Is Facebook's communications platform worth the hype?

Facebook aims to revolutionize communication across email, SMS, and chat - do we need this? Will it actually work well?

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After watching the Facebook messaging event, I’m not sure what to think about this new concept of communications. There really isn’t anything I dislike, but there are part that make me shrug and ‘meh’ along a couple of ideas that I like.


Here’s what I like:

  • Permanent (or semi-permanent if you choose) message history.
  • Running conversation style – this has been emerging as a concept for a while in things like threaded email messages and smartphones that display texts like an ongoing chat. It’s generally a good concept when implemented well.
  • Consolidate message stream – probably the biggest feature is the ability to collect a variety of conversation types (email, Facebook messages, chat, and texts) into a single stream. If Facebook can pull this off really well, this could enable a really fluid style of communication. If they can’t, this messaging platform won’t take off.


All three of these things put together look like a great way of keeping in touch with people.


Here are the things that I’m not sold on:

  • Easy transition across mediums – this all sounds great if you rely solely on Facebook (and your new @facebook.com email address) for all communications, especially if you use a smartphone and the Facebook app. But what if you want/need to use an alternate email address or text messages (texts are cheaper than data on a lot of smartphone plans). I’m not sure Facebook has adequately addressed this.

  • Professional communication – I rarely use Facebook for professional communication (for me it’s for friends and family and maybe some longtime/former colleagues). So, this isn’t going to complement professional discourse in any way. It may even create awkward situations with professional contacts if they choose to communicate using Facebook as a result.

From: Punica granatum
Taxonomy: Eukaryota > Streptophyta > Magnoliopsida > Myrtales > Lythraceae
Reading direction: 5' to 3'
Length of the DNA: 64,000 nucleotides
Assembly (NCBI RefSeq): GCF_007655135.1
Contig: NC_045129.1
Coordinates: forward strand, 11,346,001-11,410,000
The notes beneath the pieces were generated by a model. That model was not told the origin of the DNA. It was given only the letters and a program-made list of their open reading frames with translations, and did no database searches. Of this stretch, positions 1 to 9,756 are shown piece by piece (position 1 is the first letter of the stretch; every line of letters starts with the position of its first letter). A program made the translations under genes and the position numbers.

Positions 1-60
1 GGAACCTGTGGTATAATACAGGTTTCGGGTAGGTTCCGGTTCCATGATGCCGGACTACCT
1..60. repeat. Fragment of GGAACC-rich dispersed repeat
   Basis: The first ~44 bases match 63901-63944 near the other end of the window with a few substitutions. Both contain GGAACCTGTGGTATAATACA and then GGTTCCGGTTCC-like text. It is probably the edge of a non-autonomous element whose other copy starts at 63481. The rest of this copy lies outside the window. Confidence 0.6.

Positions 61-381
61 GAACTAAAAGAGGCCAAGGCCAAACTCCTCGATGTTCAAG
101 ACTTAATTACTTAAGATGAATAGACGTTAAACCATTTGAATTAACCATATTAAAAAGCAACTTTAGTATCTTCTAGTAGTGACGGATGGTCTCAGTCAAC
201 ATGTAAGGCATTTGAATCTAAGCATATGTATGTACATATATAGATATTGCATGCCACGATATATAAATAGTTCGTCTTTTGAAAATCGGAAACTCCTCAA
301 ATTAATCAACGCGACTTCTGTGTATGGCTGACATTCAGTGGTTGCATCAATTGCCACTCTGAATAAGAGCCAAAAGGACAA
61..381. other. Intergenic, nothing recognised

• Integration with other services/features – Facebook has plans to incorporate IMAP and Jabber/XMPP messaging (such as Google Chat), but until they do (and depending on how well they manage it), there could be issues switching between modes of discussion and again between personal/professional interactions. It also remains to be seen how well this will work with other services like Twitter that afford their own public and private messaging systems.
  • Running conversation style – yes, I listed this as something I like, particularly for certain types of conversations, but there are times more traditional email threading may work better or make finding specific information easier, though a good search and/or tagging feature could streamline this.
  • The other inbox – Email and messages from outside Facebook (presumably from non-Facebook users like my father) are relegated to a separate inbox. As you message with them, they should transition to your primary inbox, but this means you’ll still need to check for extra messages. Similarly spam is supposed to be hidden from view completely, but exactly how Facebook plans to filter potential spam remains unclear.
  • Privacy – Perhaps the biggest question mark over this, as over all things Facebook does is privacy. The company isn’t known for making privacy and information security easy and that’s often a big drawback to using many of its features. This probably won’t require as much privacy fine tuning as features like Places, but it still presents an issue (especially if conversations will transition to less secure mediums like email and SMS).

Overall, I’m not sure how much I’ll actually use this as a communication medium. It certainly has some interesting concepts and could be cool for keeping up with friends, but I think it falls short of any real use beyond very casual communications.


What do you think? Are you ready to claim your @facebook address right away and dive? Or are you more reserved? How broadly do you think you’d use Facebook’s new communications model and who will you use it to talk to? Let us know in the comments.

Ryan Faas writes about personal technology for ITworld. Learn more about Faas' published works and training and consulting services at www.ryanfaas.com. Follow him on Twitter @ryanfaas.

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